The death of Susan Sontag in late December undoubtedly reminded readers of the myriad topics -- some joyful, some painful -- she devoted her life to chronicling. Having lived with cancer for more than 30 years, Sontag had become an eloquent observer of life and art, as well as suffering and pain. Leon Wieseltier, literary editor of the New Republic, perhaps captured her work best in a quote included in Sontag's obituary in the New York Times: "The theme that runs through Susan's writing is this lifelong struggle to arrive at the proper balance between the moral and the aesthetic."
Those words lend some insight as well to the works featured in Inside Out Loud: Visualizing Women's Health in Contemporary Art, the new exhibition at Washington University's Mildred Lane Kemper Art Museum. The show brings together 30 artists working in a variety of media, who reflect on women's health, the medical discourse and the personal experiences in which they converge. The planning goes back more than two years, long before Sontag's death, but her passing makes the occasion of Inside Out Loud particularly timely.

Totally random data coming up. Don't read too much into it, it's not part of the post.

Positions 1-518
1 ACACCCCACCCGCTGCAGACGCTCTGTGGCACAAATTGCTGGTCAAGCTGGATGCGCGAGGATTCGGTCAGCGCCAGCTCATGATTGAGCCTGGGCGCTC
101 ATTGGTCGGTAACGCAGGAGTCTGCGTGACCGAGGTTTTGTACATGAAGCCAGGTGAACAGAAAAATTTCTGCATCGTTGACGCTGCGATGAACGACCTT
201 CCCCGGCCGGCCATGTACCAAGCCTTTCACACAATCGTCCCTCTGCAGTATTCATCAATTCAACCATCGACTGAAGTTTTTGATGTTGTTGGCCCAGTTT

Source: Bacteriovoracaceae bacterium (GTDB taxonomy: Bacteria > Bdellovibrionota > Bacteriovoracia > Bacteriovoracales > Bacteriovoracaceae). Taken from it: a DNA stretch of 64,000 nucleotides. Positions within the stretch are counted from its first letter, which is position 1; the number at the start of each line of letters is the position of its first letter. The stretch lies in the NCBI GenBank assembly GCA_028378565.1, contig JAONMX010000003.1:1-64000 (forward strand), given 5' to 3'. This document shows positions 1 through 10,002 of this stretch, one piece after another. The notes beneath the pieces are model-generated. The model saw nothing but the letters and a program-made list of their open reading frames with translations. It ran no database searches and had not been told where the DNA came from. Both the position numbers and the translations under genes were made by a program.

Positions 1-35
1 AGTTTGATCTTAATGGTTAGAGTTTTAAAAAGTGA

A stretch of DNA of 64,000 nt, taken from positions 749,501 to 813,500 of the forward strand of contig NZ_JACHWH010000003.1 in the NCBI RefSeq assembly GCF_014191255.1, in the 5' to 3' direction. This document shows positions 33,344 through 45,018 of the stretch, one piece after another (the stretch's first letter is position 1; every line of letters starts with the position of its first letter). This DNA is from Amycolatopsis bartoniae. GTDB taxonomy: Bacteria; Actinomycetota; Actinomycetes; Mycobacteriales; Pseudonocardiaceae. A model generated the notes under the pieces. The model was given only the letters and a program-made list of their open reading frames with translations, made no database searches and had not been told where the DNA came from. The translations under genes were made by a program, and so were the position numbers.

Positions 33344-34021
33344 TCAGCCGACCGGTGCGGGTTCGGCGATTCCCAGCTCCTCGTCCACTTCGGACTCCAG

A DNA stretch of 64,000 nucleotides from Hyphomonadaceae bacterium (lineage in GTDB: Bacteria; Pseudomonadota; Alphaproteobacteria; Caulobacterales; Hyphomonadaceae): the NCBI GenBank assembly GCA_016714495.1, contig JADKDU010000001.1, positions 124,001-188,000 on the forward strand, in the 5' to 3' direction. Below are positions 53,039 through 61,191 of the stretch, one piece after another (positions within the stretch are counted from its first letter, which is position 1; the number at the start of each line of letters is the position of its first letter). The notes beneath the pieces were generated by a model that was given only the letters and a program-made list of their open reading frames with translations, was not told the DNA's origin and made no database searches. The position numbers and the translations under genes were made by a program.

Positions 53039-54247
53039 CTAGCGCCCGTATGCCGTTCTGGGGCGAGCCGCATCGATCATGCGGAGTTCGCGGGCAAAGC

Just as timely are the dozens of public events scheduled in conjunction with Inside Out Loud -- panel discussions, health screenings, performances and other art exhibitions, all focusing on issues of women and health, at venues all over the region. What will unfold over the next three months is a response to the evident need for a public forum in which to engage this complex topic.
Wash. U. serves as the nexus of the events staged from now through April. Inside Out Loud officially opens this Friday, January 21, after which the school follows up with programs that approach the topic of women and health from some fascinating angles. Among the offerings: a free January 28 Steinberg Hall screening of Todd Haynes' classic film Superstar: The Karen Carpenter Story, which is acted out almost entirely with Barbie dolls; as well as Haynes' Safe (April 8, also at Steinberg), starring Julianne Moore in an elaborate metaphorical meditation on AIDS.
In addition, the regular "Friday Forum" discussion series at Washington University during this period will be devoted to issues of women's health. The February 25 session is titled "On the Body: Women, Health, and Contemporary Culture"; April 22 brings "The Mind-Body Problem." The School of Medicine holds its Annual Women's Health Symposium January 22, while the Center for the Humanities has scheduled evenings with poets Marilyn Hacker and Rafael Campo on March 18 and April 15.